Dealing with a boss who’s MIA

Dealing with a boss who’s MIA

The truth is that sometimes we will have a boss who is invisible.

Perhaps your boss is always busy or never there. You don’t have dedicated time with your manager that is just about you. You don’t have a development plan in place, and you haven’t talked about your career plans in a long time. Or your manager changes regularly.

Sound familiar?

Unfortunately, at least once in our working lives, we will work with a bad boss. We don’t get to pick and choose who our manager will be, and you don’t often find out what they are like until you are actually working for them.

This can impact your professional experience and possible opportunities, as well as affect your personal life too. It can be a stressful and demotivating experience that can be hard to navigate.

So what do you do?

Here are 5 steps you can take to deal with this situation in a professional and positive way:

  • Be proactive. If you don’t have regular 1-on-1 time booked just for you and your development, take steps to get them booked in. Have a conversation with your manager to explain how important this time is for you and find the most appropriate time to book these in regularly. Perhaps they just need a gentle reminder, or you might need to find the best time within their schedule. If they are rescheduled, re-book them in. You are just as important as all of the other meetings being held.
  • Take charge of your own development. If you have tried to get your manager actively involved with your development, but it is still not working – take ownership of it. Reflect on what motivates you and what your career plans are. Look at where you know you need to develop and what you need to do to close the gap. Find ways to continue your learning and development. Break it down into action steps and document your progress. Ultimately you are the only person responsible for your own development. Also, assess your own performance in your role and ask for feedback from your peers and other colleagues, as well as from your own manager.
  • Get support. If your manager is unavailable or unwilling to assist you with your role or development, you may need to seek support. The key is to find trusted support, without compromising responsibility lines. A trusted colleague or HR might be a good place to start. You could also find a coach or mentor. Building your professional network both within and outside the organisation can have a lot of benefits. Also, utilise your personal support outside of work for extra support and encouragement during this time.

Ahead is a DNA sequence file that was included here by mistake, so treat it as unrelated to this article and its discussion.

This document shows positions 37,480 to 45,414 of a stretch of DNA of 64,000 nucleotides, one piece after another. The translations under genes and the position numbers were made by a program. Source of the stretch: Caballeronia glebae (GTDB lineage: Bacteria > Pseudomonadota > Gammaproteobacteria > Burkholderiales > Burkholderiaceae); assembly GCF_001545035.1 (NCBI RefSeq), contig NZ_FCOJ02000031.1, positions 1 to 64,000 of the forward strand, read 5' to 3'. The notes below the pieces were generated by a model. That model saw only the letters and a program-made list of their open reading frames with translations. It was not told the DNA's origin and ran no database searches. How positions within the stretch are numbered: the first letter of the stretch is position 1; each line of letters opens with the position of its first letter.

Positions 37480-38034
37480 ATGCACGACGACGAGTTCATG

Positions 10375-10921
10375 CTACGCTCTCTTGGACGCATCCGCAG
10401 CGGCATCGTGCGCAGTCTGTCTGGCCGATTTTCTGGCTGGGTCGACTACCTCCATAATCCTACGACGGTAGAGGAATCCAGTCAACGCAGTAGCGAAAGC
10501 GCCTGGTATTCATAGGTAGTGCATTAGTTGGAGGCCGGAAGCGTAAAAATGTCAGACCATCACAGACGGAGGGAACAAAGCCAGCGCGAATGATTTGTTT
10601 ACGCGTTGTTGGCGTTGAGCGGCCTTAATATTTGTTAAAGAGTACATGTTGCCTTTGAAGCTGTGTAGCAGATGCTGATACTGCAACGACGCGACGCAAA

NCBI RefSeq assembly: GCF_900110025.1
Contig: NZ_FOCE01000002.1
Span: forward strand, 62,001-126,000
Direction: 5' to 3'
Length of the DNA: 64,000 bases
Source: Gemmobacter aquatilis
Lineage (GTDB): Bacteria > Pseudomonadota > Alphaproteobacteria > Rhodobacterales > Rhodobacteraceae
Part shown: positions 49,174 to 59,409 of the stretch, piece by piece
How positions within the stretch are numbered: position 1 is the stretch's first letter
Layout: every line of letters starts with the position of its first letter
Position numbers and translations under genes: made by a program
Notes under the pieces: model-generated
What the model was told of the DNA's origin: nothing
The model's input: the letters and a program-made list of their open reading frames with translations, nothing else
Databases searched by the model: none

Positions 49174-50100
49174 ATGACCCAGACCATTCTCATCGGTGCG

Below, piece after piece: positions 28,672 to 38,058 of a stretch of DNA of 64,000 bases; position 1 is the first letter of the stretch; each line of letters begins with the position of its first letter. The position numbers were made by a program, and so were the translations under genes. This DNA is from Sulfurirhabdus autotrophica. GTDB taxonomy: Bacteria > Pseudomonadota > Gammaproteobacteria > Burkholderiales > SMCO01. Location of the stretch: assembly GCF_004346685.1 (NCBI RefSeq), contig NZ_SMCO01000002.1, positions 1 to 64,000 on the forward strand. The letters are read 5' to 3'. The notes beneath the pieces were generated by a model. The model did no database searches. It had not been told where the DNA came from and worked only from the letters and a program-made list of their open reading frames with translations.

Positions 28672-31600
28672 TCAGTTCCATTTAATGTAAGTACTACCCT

• Be mindful. Avoid complaining about your manager across the office. It might be a frustrating and annoying situation to be in, but whatever you say about it and to who will reflect on your personal brand instead. Stay professional and protect your own personal brand, always. Find healthy ways to channel your frustrations – exercise, hobbies or meditation can help.
  • Move on. If you have tried all of these steps, but you still find the situation unbearable – it might be time to consider moving on to a new role or organisation. It may be better long term for your sanity and happiness to find a new opportunity. A word of caution – be careful about how you explain your reason for leaving the role to potential employers. Blaming it on your old manager in an emotional way is not a great look.

Leaders have a 70% direct influence on employee engagement so your working relationship with your manager matters. Don’t let your frustration affect your role – it’s important to proactively manage this situation so that you continue to progress and develop.


Michelle Robb

Michelle Robb is a Career Coach, writer and speaker who is passionate about empowering corporate women to build a career and life that they LOVE! With an Advanced Diploma in Management, a Certified Life Coach and over 15 years experience in leadership roles, Michelle has coached and mentored hundreds of women in places such as Optus, Telstra, Macquarie Bank and through her own business, Michelle Robb Coaching. When Michelle is not helping women find happiness and success, she can usually be found with her friends and family, eating delicious food and coffee, and then burning it off on the Coogee to Bondi walk!


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